Etomidate-facilitated hip reduction in the emergency department

Am J Emerg Med. 2000 Mar;18(2):204-8. doi: 10.1016/s0735-6757(00)90022-6.


Joint dislocations are common presenting complaints in emergency departments (EDs). Dislocations of major joints, such as the shoulder, elbow, and hip, are often difficult to gently reduce because of the challenge in obtaining sufficient relaxation of large muscle groups. This is the first reported use of etomidate to assist in the reduction of a major joint in an outpatient setting. We discuss the case of an elderly woman with total hip arthroplasty who experienced four spontaneous posterior hip dislocations in a 5-month period. Narcotics and benzodiazepines failed to facilitate reduction at every encounter, whereas etomidate made the procedure easy the two times it was used in the ED. This article reviews the administration of etomidate for conscious sedation and discusses potential complications.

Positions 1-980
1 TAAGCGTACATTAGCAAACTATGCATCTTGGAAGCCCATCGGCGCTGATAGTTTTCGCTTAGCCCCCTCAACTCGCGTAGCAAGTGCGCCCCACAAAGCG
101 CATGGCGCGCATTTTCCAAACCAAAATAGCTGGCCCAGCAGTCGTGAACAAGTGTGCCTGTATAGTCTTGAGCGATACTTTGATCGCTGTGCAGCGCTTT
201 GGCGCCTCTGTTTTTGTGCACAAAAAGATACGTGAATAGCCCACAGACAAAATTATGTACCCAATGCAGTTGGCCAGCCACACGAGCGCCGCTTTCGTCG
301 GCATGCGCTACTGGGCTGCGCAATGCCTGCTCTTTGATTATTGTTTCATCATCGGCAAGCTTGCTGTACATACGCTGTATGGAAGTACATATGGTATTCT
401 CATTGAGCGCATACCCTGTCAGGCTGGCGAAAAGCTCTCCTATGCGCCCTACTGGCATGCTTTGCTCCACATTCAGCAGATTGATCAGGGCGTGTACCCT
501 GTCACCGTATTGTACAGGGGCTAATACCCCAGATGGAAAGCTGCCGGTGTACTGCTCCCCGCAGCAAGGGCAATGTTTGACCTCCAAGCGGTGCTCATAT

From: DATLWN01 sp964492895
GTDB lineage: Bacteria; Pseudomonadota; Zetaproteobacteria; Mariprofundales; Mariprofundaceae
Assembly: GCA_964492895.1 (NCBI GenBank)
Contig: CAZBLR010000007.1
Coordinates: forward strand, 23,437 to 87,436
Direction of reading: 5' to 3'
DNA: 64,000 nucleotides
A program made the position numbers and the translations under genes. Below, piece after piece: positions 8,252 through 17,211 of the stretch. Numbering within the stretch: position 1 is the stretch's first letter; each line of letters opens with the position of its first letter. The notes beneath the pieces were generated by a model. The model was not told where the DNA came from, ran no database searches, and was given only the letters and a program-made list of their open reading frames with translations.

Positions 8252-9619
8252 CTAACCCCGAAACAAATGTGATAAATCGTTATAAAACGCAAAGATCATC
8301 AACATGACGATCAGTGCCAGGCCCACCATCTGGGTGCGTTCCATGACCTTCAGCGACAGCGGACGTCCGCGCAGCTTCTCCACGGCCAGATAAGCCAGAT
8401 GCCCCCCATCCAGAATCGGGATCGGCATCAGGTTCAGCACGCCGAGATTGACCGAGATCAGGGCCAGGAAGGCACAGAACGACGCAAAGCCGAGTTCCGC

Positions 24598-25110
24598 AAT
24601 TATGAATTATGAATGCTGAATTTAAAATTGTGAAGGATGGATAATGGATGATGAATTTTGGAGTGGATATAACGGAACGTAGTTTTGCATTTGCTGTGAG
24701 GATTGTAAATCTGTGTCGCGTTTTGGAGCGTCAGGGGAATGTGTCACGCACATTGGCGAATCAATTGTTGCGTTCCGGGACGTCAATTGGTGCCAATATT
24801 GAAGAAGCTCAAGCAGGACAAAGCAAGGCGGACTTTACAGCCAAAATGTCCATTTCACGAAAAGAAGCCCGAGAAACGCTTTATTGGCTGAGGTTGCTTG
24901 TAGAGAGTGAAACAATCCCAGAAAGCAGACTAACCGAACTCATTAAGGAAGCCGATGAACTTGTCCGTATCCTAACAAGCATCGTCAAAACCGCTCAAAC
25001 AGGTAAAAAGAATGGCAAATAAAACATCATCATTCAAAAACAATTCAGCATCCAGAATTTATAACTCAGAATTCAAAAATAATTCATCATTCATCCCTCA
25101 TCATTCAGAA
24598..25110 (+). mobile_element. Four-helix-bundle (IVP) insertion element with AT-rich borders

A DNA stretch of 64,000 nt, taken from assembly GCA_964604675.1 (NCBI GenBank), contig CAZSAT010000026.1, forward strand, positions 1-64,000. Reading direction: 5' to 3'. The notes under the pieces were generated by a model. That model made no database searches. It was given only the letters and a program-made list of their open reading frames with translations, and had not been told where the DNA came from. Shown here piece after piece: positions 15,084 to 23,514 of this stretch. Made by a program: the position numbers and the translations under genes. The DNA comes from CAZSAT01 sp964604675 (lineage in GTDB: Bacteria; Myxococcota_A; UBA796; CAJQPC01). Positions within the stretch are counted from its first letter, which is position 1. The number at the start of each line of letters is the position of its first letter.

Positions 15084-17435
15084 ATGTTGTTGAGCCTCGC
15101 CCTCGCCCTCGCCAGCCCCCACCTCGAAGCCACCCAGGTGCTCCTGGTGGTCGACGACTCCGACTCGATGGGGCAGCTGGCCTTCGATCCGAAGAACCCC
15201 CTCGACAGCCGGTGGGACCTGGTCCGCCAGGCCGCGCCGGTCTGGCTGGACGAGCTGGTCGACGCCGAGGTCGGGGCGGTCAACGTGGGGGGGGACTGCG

Publication types

  • Case Reports

MeSH terms

  • Aged
  • Anesthesia, General
  • Arthroplasty, Replacement, Hip / adverse effects
  • Conscious Sedation / adverse effects
  • Conscious Sedation / methods*
  • Drug Monitoring / methods
  • Emergency Treatment / methods*
  • Etomidate / therapeutic use*
  • Female
  • Hip Dislocation / diagnostic imaging
  • Hip Dislocation / etiology
  • Hip Dislocation / therapy*
  • Humans
  • Hypnotics and Sedatives / therapeutic use*
  • Manipulation, Orthopedic / methods*
  • Radiography
  • Recurrence


  • Hypnotics and Sedatives
  • Etomidate